Don’t want the government to cancel student loans? Then your church should.

(RNS) — I try to avoid mentioning that I’m a pastor when I meet new people because the conversations immediately get weird. I experienced one of these awkward turns while on vacation with my family and sharing a pool with a 70 year old woman doing water aerobics. After learning about my profession, she began to lament her grandchildren’s absence from church before turning to her hope for a political candidate claiming America for God.

The desire of younger members of our family to share our religious convictions and beliefs is normal. Unfortunately, the desire for our beliefs and convictions to control society is also predictable.

In Luke’s account of the announcement and birth of John the Baptist, the angel Gabriel told John’s father, Zacharias, that the message John conveyed would “turn the hearts of fathers to their children.” When John began to preach and prepare people to behold Jesus, he told those who had two tunics to give to those who had none and to do the same with their food. He referred to this work as a means of “bringing forth fruit in accordance with repentance.” The First Nations version of the New Testament says, “When people heard these words, they began to have hope.

I can’t say I was shocked when I heard the backlash at the news of last week’s announcement of student debt cancellation.

I was raised in a tradition that praised the virtue of neighbors taking care of their neighbors — and believed they could do so in ways the federal government couldn’t replicate. It is in this spirit that the church I serve launched an initiative in 2020 called Equitable Healing Reparations Initiative. The purpose of the work was to pay off black therapists’ student loan debt in order to reduce the disparities that exist in mental health access and care as well as the growing wealth gap between black and white Americans.

I had recently heard Jemar Tisby’s lecture on his book “The Color of Compromise: The Truth About the American Church’s Complicity in Racism.” During the conference, he explained some of the realities that challenge Black representation and access to mental health care and the need to fix the systems perpetuating these challenges. He also suggested financial reparations as a way for mainstream American churches to repent of the inequities their institutions have helped create and maintain.

Bringing these ideas together, we created our initiative and over the past two years, over 100 people from 12 states (and one handsome Canadian) have donated over $84,000 towards Black Therapist Debt Payments. Our small, low-budget church also pledged to give monthly to repair these broken systems and donated $18,000 to the initiative, bringing the total to just over $100,000. One therapist’s debt has been fully repaid and we are about to repay another. We are also nearing the launch of a black-led foundation that will continue and expand this work.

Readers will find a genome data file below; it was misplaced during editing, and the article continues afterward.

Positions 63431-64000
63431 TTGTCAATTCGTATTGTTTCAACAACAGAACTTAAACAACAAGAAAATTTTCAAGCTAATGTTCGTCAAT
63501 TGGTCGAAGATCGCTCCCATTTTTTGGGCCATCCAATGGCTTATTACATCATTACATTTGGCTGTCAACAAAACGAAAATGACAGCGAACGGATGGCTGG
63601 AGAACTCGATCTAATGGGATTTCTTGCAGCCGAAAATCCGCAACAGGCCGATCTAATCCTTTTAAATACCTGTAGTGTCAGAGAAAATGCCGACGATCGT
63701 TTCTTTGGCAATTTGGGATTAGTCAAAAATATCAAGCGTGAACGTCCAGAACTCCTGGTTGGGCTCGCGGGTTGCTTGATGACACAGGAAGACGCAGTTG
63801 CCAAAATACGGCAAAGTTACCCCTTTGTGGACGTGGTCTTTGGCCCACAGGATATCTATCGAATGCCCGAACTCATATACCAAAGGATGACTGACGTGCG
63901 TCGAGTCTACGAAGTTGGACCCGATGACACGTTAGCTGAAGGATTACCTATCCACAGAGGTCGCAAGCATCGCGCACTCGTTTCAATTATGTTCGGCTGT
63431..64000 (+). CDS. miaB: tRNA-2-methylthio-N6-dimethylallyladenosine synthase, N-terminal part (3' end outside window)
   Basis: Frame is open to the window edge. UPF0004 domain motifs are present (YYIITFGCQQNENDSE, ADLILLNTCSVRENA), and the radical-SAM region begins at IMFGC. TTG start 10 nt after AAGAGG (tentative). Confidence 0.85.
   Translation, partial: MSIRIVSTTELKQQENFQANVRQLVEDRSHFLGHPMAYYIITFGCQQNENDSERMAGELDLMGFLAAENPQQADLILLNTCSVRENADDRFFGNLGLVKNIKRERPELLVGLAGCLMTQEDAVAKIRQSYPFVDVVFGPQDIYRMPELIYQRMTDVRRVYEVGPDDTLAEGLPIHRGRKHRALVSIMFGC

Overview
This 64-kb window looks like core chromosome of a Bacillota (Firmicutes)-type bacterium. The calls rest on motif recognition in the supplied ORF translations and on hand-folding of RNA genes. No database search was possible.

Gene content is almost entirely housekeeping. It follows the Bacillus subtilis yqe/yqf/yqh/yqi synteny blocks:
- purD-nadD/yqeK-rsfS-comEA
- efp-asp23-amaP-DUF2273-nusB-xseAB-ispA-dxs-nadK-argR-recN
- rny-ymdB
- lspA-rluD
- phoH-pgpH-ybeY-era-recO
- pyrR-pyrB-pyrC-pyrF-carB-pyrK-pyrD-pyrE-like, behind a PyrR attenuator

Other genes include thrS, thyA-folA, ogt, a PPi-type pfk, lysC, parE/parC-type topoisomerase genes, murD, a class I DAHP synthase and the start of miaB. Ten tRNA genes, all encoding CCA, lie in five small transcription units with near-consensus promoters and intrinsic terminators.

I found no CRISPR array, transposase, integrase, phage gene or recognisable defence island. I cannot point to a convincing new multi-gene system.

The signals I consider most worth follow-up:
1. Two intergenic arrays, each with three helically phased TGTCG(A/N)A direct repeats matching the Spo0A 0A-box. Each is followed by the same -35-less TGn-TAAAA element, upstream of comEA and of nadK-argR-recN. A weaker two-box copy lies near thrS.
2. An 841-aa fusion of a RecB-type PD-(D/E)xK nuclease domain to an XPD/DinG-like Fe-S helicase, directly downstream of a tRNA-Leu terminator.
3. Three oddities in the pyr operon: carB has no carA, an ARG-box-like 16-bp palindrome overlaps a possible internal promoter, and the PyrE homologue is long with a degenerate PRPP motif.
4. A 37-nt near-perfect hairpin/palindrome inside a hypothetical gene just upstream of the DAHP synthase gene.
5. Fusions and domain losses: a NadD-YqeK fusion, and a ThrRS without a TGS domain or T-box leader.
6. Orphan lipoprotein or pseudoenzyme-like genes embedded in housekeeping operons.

An unexpected fruit of this effort was that young people – many of whom had left the church or Christianity altogether – were filled with hope at the thought of a church moving in financial repentance towards a more equitable society. The hearts of grandparents, fathers and mothers were awakened to the harsh realities of a young generation of students. Several people in their twenties and thirties told me that it was the first time they felt good giving money to a church. The fruits grew because of repentance.

If the reason for your opposition to last week’s debt relief program is that it comes from the federal government, I would like to offer this method to you as a means for you to enter into the work of proclaiming a a realm where there is no debt and everyone is ready to thrive. If you think the best way for this to happen is for neighbors to take care of neighbors, why not ask your church to start paying the debt of neighbors who have been crushed by predatory lending and the unsustainable costs of continuing education?

I don’t know if my children will believe what I believe about Jesus, but I’m convinced that if they do, it will have more to do with institutional repentance than with institutional certainty. I think that was the key element that Jean-Baptiste offered to those who gathered around him and began to have hope.

The woman in the pool with me that day really wanted her children and grandchildren to experience a God who knew and loved them. She was eager for them to want this love, but the systems she had invested time and money into weren’t pushing them towards her view of their world.

Jesus spoke these words when he rebuked those who considered themselves children of light who sought security and comfort in their money and possessions: “The children of this world are shrewdest in their dealings with their own generation than are the children of the light.” Last week, the United States government offered a more hopeful proclamation of the gospel to those under the weight of debt than that offered by a great part of what is called the Church.

For as long as I can remember, I have heard older Christians calling for revival. For them, revival meant that those who disbelieve come to terms with us and our institutions. I have yet to see such an event take place, but I wonder…what if all the money for territorial expansion and church planting was instead for debt relief and racial justice?

Reverend Danny Bryant. Courtesy picture

Could such an act fill people with hope and prepare hearts for the righteous reconciliation offered in the body of Jesus?

(Danny Bryant is a priest of St. Mary of Bethany Parish in Nashville, Tennessee. The views expressed in this commentary do not necessarily reflect those of Religion News Service.)

Jerry B. Hatch